There is a problem with the reading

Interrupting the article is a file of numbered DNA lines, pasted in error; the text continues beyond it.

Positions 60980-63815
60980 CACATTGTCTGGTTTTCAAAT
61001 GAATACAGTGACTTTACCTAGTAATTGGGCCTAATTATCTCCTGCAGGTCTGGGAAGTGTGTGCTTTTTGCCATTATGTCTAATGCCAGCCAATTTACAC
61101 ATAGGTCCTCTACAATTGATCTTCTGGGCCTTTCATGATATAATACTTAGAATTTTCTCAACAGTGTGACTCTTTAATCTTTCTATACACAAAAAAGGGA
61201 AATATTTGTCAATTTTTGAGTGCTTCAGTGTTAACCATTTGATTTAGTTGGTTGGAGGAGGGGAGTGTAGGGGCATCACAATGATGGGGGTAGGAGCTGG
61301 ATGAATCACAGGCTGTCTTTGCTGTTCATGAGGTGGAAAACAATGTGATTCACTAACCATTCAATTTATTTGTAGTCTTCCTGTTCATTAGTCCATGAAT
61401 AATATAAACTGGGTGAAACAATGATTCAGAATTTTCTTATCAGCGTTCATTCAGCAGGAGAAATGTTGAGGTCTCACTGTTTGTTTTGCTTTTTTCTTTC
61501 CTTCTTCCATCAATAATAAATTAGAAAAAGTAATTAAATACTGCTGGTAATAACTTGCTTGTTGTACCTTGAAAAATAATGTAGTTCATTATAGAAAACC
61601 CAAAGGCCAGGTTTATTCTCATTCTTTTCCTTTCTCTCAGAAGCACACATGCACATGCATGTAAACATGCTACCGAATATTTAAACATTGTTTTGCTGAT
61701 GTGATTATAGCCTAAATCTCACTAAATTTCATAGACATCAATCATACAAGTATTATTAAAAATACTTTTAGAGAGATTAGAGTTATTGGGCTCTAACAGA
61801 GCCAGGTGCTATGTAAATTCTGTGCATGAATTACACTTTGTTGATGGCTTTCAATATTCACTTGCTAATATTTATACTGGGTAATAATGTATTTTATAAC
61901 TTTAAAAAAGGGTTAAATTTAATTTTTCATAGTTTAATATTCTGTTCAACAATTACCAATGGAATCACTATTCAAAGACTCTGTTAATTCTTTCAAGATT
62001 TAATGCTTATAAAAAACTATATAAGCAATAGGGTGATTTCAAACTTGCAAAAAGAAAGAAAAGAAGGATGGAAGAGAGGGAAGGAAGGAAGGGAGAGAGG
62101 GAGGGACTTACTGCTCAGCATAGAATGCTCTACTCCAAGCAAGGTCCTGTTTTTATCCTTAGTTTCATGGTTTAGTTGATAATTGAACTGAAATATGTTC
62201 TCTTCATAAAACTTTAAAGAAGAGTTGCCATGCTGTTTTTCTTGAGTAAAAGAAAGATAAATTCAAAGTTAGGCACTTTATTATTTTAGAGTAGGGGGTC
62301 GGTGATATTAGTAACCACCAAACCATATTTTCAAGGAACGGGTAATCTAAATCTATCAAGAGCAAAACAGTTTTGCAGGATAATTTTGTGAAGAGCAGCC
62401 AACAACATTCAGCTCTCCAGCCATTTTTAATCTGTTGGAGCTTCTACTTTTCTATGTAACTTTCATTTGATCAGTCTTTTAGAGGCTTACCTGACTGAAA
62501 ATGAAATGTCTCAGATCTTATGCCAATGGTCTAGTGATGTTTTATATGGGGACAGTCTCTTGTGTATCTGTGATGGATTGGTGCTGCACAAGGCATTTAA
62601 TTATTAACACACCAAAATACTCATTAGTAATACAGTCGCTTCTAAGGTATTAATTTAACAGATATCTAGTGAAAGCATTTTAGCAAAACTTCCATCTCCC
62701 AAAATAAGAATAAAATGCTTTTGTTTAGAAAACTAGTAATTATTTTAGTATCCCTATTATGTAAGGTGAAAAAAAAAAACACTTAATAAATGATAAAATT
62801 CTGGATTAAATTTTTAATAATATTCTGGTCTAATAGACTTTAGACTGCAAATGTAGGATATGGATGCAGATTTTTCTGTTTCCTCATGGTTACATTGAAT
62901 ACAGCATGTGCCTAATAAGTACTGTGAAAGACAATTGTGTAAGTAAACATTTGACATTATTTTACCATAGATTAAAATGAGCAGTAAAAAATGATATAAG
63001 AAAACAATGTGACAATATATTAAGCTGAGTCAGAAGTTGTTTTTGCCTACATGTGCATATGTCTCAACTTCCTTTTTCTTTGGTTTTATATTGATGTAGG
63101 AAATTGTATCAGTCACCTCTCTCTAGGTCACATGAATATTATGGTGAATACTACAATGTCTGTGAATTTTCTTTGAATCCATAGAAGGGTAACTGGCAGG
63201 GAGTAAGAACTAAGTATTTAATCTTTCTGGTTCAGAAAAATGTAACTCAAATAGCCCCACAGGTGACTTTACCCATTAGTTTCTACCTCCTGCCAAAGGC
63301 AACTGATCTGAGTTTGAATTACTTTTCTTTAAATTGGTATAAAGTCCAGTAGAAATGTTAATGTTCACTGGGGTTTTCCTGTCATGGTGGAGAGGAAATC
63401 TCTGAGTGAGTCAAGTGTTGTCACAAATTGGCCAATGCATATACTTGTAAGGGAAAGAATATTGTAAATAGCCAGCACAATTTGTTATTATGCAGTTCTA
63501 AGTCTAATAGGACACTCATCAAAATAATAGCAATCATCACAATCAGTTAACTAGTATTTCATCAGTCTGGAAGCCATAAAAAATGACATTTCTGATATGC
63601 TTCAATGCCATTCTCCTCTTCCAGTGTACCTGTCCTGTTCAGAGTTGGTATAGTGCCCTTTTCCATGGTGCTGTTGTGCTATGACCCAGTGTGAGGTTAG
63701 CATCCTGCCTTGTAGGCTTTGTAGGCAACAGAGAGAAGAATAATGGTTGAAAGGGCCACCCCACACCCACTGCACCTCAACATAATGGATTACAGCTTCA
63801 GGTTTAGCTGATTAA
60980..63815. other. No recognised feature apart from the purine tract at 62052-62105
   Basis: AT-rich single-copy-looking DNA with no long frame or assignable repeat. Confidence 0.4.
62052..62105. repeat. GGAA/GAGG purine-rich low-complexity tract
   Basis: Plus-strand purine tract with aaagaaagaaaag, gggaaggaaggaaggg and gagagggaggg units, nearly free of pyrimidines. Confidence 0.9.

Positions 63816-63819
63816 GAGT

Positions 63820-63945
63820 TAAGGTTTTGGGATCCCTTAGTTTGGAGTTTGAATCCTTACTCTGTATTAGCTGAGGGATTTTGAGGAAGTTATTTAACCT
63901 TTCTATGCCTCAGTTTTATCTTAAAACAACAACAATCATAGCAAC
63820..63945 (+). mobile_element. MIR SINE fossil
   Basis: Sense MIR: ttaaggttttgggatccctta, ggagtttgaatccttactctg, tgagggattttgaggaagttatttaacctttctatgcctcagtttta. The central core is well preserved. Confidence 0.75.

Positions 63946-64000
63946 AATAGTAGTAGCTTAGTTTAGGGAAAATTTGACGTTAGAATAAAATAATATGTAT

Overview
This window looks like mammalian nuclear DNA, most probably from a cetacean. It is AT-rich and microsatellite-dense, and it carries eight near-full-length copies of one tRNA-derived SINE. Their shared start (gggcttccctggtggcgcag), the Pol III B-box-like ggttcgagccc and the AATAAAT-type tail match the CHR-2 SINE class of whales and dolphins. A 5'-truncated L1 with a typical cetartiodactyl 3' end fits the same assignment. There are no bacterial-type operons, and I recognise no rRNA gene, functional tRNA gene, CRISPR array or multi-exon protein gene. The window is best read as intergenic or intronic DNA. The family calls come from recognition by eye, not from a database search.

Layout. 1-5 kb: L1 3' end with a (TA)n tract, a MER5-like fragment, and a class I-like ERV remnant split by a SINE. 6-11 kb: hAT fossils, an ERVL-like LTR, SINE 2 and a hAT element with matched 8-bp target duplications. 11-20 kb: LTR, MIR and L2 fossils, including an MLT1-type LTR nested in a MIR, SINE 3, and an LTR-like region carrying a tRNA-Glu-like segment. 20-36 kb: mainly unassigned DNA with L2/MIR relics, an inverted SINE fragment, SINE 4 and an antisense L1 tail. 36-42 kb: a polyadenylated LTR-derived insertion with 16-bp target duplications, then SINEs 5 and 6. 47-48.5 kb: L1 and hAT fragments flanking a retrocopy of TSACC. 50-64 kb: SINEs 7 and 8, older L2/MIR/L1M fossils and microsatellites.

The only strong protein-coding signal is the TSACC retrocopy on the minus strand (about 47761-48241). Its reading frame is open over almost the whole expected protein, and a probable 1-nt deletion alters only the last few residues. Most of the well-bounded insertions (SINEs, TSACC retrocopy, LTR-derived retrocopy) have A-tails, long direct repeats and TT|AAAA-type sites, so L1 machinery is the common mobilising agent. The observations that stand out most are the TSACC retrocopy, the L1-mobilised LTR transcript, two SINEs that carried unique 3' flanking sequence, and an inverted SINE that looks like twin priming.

of the name. The name is the only attestation in Greek. Several scholars have therefore suggested to read Mnase[as], another Olympic victor in the hoplite-race (see entry no. 145), the father of Kratisthenes (see entry no. 194). Moretti 1957, no. 277 argues against this reading, because if Mnaseas was victor in 456 BC, Kratisthenes could only have won his victory in tethrippon in 432 BC or later. Since the monument of father Mnaseas and son Kratisthenes was made by Pythagoras of Rhegium, this is not possible (according to Moretti, Pythagoras was active in the first half of the 5th century BC).